April 22, 2011

Summer Sesshin: USA and Germany

Mark your calendars: the next sesshin are set!

August 2-7 will be our local sesshin in Burlington, WI hosted jointly by Daiyuzenji and Korinji.

The dates are also set for our 2011 European sesshin, to be held once again in Laufen, Germany (just north of the Austrian border...fly into Salzburg): August 25-28. The venue for this event is the Kapuzinerhoff, a restored 17th century Capuchin monastery (shown in the photo).

For information on either event, please contact Korinji: info@korinji.org.

Spring activities

This week saw a flurry of activity as the Korinji Foundation's schedule of spring events clicked into gear.

This past weekend Shininkai in Chicago hosted the first of the Foundation's two 2011 Internal Training instructional seminars. 35 participants from Illinois, Michigan, Kentucky and Montana traveled in for the two-day training led by Moore Roshi, which focused on the foundational practices of Korinji's internal training curriculum: Tanden Kokyu-ho and the Naikan no Ho and Nanso no Ho exercises of Hakuin Zenji. The second day's practice was able to get through the Do-in Ho self-massage and energy circulation exercises in a cursory manner; a second seminar on Sept. 3-4 will focus on a more detailed examination of them as well as Hara Tanren.

Both seminars this year benefit Korinji of course. This first seminar raised approximately $2000.00 for our building fund. This will just about cover the cost of Korinji's crucial new driveway and parking areas which are being completed in a few weeks (work crew volunteers: this new graveled drive means no more hauling of building materials through the woods by hand!).

Yesterday, another event truly served to drive home the fact of spring's arrival. McHenry County College in Crystal Lake, Illinois has established a beautiful Zen garden in a courtyard on campus, and Korinji was invited through the Japanese Culture Institute to participate in its dedication. Moore Roshi briefly spoke on the significance of art from the Zen Buddhist standpoint and conducted a traditional blessing ceremony with assistance from Jim Mills Sensei (who instructs meditation at the Lake in the Hills practice group). A spring poem by the famous Zen master Ryokan was read by a college faculty member:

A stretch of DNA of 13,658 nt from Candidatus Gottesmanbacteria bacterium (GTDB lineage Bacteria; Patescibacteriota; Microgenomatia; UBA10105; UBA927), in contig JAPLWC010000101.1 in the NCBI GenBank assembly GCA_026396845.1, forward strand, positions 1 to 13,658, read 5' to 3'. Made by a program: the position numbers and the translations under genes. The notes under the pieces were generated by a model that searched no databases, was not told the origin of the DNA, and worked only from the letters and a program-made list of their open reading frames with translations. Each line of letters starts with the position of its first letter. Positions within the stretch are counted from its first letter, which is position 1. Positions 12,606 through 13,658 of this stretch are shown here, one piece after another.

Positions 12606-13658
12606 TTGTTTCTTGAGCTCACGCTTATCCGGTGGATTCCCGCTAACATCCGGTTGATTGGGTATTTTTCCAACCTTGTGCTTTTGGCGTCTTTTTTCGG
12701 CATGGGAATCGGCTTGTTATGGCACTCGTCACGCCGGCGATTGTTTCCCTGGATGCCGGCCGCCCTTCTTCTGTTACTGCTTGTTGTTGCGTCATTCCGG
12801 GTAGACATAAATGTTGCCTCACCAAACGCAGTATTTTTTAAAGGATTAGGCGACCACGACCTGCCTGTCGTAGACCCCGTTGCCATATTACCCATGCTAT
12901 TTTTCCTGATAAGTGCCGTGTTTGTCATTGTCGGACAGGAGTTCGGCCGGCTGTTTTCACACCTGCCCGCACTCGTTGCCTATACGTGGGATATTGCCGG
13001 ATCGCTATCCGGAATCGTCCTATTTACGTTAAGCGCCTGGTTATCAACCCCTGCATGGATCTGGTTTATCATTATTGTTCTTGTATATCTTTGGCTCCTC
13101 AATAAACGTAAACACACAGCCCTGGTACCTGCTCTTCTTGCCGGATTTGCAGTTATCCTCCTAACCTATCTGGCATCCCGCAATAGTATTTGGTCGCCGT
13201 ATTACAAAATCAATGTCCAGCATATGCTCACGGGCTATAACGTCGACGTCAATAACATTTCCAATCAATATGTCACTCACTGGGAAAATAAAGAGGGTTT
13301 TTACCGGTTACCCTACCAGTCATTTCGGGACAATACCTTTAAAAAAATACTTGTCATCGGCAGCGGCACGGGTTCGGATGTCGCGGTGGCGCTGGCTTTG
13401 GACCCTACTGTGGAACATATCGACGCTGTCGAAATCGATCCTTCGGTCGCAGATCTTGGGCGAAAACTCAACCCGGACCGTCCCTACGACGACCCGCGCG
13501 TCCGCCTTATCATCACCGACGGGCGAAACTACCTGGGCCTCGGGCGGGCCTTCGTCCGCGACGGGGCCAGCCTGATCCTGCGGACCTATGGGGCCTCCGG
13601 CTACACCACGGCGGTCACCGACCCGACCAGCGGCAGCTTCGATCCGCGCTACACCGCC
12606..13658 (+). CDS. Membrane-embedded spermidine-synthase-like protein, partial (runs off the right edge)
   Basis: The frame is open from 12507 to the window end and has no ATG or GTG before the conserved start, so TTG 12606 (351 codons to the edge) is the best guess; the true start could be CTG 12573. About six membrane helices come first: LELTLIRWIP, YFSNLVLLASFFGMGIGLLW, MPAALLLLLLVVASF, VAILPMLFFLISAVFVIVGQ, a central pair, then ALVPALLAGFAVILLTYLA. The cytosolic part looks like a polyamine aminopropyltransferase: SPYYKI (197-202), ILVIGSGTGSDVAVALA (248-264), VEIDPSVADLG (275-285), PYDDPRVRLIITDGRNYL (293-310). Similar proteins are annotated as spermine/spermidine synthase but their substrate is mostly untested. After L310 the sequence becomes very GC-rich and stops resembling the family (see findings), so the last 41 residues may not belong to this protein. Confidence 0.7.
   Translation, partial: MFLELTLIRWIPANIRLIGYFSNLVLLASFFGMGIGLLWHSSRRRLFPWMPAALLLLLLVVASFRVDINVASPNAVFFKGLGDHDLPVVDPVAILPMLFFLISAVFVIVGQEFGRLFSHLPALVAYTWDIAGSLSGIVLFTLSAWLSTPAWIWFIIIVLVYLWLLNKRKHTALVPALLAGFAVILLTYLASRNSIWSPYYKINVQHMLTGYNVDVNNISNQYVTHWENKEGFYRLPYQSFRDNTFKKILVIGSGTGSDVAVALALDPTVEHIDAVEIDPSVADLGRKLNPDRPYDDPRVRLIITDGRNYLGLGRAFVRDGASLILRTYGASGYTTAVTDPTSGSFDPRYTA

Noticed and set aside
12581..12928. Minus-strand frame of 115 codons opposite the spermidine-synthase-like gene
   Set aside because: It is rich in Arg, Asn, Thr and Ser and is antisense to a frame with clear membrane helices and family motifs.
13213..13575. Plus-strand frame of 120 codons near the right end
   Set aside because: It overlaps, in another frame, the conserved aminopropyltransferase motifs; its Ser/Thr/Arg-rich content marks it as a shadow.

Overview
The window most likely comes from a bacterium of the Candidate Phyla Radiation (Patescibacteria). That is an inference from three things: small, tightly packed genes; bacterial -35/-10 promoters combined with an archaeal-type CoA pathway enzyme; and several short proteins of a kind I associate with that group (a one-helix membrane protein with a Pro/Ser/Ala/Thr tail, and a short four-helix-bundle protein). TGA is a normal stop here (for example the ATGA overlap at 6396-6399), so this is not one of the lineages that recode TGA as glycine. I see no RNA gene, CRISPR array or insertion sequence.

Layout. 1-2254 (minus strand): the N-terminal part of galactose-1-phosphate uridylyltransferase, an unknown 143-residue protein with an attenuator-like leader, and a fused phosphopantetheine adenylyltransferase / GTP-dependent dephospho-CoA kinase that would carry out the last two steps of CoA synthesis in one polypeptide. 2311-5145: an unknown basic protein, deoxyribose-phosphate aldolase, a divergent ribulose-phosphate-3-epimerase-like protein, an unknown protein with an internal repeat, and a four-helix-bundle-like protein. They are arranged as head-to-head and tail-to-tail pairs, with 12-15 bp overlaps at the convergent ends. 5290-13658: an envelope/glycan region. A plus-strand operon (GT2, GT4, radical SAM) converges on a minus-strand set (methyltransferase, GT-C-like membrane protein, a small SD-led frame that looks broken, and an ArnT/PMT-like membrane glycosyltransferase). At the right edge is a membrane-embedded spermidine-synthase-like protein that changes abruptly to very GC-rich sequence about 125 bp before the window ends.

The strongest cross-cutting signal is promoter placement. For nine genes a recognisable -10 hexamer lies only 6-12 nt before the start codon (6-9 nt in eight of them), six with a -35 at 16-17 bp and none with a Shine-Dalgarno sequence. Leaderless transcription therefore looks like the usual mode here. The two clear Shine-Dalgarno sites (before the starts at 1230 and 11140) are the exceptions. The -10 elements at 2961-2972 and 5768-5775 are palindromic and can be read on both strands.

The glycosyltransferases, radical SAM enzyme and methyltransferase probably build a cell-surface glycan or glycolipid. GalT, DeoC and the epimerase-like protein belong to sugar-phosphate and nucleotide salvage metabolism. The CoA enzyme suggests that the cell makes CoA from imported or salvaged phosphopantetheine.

First days of spring - the sky
is bright blue, the sun huge and warm.
Everything's turning green.
Carrying my monks' bowl, I walk to the village
to beg for my daily meal.
The children spot me at the temple gate
and happily crowd around,
dragging my arms till I stop.
I put my bowl on a white rock,
hang my bag on a branch.
First we braid grasses and play tug-of-war,
then we take turns singing and keeping a kick-ball in the air:
I kick the ball and they sing, they kick and I sing.
Time is forgotten, the hours fly.
People passing by point at me and laugh:
"Why are you acting like such a fool?"
I nod my head and don't answer.
I could say something, but why?
Do you want to know what's in my heart?
From the beginning of time: just this! Just this!

Afterward additional cultural demonstrations were offered, including the making of ceramic tea bowls by Hironobu Nishitateno Sensei, a shodo (calligraphy) demonstration by Hekiun Oda Sensei, and Aikido and Iaido demonstrations by instructors and students from Aikido Shimboku Dojo led by Lisa Tomoleoni Sensei. A wonderful day!